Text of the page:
Nonprofit, independent journalism. Supported by readers.


Mayo Clinic proposes facility in Hudson

Plus: Bottineau light rail negotiations hit impasse; Minneapolis council’s new leaders; McNally Smith files for bankruptcy; and more.

Mayo Clinic

Just across the border. The Rochester Post Bulletin’s Jeff Kiger reports:Mayo Clinic is working on plans to build an approximately 100,000-square-foot medical facility in the small town of Hudson, Wis. … A proposal by Mayo Clinic Health System–Northwest Wisconsin Region has been submitted to the Hudson planning commission. … ‘Preliminary plans indicate a medical facility building which is approximately 100,000 square feet and would include approximately 60-75 clinic rooms, six to eight operating rooms and four procedure suites. The proposed medical facility will have a clinic function as well as an outpatient surgical function,’ according to the permit application.”

A light rail impasse, but not for the Southwest line. The Star Tribune’s Janet Moore reports: “Negotiations over whether the proposed $1.5 billion Bottineau Blue Line light-rail project will share most of its route with freight trains appear to have stalled. … The 13-mile Blue Line extension would link downtown Minneapolis with Brooklyn Park, operating along eight miles of right of way owned by BNSF Railway Co. … The Metropolitan Council, which is planning the project, must negotiate with the Texas-based rail giant to share the alignment north of the Twin Cities. … But in a Jan. 9 letter, BNSF Senior General Counsel Richard Weicher said the company ‘is not prepared to proceed with any discussion of passenger rail in this corridor at this time.’”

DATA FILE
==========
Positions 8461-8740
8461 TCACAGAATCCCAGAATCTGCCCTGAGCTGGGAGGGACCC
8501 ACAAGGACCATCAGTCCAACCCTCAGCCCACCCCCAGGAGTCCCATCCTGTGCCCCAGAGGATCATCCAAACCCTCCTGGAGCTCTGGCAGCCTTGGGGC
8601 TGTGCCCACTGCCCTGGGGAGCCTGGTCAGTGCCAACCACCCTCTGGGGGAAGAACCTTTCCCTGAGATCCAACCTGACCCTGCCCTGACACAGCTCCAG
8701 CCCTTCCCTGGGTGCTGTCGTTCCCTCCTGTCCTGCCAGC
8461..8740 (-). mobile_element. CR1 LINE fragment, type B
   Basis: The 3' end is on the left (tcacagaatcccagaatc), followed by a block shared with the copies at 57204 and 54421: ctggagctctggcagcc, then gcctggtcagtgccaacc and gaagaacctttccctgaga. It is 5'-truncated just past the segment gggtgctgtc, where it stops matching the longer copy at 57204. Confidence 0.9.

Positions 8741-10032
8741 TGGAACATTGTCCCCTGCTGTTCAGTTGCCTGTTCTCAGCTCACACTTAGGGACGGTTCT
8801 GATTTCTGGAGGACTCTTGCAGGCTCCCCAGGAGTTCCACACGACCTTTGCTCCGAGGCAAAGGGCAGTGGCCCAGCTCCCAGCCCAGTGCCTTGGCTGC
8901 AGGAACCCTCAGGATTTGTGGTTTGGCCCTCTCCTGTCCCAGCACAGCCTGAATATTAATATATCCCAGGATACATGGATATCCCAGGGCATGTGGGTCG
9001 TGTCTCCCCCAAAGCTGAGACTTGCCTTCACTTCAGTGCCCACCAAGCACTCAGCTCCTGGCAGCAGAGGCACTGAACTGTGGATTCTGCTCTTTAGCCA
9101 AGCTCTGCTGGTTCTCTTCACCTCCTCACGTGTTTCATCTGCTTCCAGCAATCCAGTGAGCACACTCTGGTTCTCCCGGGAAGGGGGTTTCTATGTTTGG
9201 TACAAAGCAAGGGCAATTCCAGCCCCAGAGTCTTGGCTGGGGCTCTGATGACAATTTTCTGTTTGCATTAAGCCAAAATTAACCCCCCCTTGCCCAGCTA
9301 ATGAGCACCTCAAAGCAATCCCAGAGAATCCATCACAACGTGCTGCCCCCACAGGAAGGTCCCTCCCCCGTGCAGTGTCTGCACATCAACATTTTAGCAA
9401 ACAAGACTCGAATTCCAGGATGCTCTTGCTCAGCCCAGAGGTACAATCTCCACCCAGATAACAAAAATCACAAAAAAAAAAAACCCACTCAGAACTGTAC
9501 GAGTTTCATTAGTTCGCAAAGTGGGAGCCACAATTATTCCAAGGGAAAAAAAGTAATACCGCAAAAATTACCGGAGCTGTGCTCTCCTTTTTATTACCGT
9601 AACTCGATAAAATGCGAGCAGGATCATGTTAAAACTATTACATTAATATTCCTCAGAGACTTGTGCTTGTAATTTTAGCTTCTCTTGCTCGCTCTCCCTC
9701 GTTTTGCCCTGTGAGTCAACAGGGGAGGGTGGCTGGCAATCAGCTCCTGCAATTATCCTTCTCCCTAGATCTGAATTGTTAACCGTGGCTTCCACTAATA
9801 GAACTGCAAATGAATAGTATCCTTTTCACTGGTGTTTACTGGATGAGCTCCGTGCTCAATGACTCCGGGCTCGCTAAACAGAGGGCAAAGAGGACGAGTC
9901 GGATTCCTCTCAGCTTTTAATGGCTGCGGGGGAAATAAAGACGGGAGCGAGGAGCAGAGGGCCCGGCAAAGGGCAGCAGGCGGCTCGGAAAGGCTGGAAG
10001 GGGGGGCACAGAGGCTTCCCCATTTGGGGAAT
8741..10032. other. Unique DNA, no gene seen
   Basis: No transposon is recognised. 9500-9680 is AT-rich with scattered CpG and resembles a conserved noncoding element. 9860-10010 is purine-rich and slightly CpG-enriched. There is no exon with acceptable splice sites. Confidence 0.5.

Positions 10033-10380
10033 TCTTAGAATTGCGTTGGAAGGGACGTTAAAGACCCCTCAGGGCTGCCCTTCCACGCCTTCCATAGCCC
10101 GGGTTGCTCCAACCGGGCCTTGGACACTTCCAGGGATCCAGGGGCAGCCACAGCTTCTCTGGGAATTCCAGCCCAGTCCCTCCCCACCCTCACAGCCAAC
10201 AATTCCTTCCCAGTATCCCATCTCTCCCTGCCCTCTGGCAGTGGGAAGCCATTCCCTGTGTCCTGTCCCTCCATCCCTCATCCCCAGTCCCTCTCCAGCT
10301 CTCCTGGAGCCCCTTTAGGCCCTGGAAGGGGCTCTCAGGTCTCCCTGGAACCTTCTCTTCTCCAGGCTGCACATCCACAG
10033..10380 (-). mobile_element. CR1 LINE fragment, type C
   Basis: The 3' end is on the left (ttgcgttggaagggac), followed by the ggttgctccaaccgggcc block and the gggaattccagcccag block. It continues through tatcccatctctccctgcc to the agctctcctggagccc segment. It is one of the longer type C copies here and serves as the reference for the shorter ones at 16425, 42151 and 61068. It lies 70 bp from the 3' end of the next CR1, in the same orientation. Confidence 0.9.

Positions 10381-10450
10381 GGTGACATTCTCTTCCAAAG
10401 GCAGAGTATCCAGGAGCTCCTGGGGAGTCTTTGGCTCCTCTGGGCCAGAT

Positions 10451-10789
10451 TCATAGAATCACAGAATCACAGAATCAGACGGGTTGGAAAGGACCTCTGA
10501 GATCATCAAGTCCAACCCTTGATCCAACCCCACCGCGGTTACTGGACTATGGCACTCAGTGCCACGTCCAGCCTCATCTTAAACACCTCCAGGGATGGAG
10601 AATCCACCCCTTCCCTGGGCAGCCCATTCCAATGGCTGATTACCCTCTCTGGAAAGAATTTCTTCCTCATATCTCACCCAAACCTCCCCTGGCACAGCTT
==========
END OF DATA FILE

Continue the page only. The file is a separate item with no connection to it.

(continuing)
Meet the Minneapolis city council’s new leaders. The Southwest Journal’s Dylan Thomas writes: “City Council President Lisa Bender said cities like Minneapolis are entering a ‘new era,’ one in which legislative gridlock in state houses and in Washington, D.C. has given municipal elected officials an opportunity to take the lead. … ‘Cities like Minneapolis are taking on issues that city councils didn’t deal with: minimum wage and paid sick time, housing pressures. Things that legislators or the federal government typically dealt with on a much larger scale,’ she said. … With the stakes so much higher, Bender said, it “makes sense” that the disagreement and debate between council members is amplified.”

No surprise here. The Star Tribune’s Rochelle Olson reports: “The shuttered McNally Smith College of Music filed for federal bankruptcy Thursday, two months after abruptly closing without giving faculty and staff their final paychecks. … In the 112-page filing signed by Chairman of the Board John E. ‘Jack’ McNally, more than 100 pages are used to list the names of creditors. … In the filing, the school had to check boxes broadly describing its debts and assets. The school checked the box indicating assets between $10,000,001 and $50 million. The college’s estimated liabilities are between $1,000,001 and $10 million.”

In other news…

Mark your calendars:Dayton eyes March 14 date for State of the State” [Pioneer Press]

Article continues after advertisement

It’s the yellow hourglass:Lucky Charms Is Retiring This Marshmallow in the Spring” [People]

High rate in St. Paul:ICE immigration arrests increased in 2017” [Pew]

They knew the risks:Cow breaks loose from livestock show in heart of NDSU’s campus” [Fargo Forum]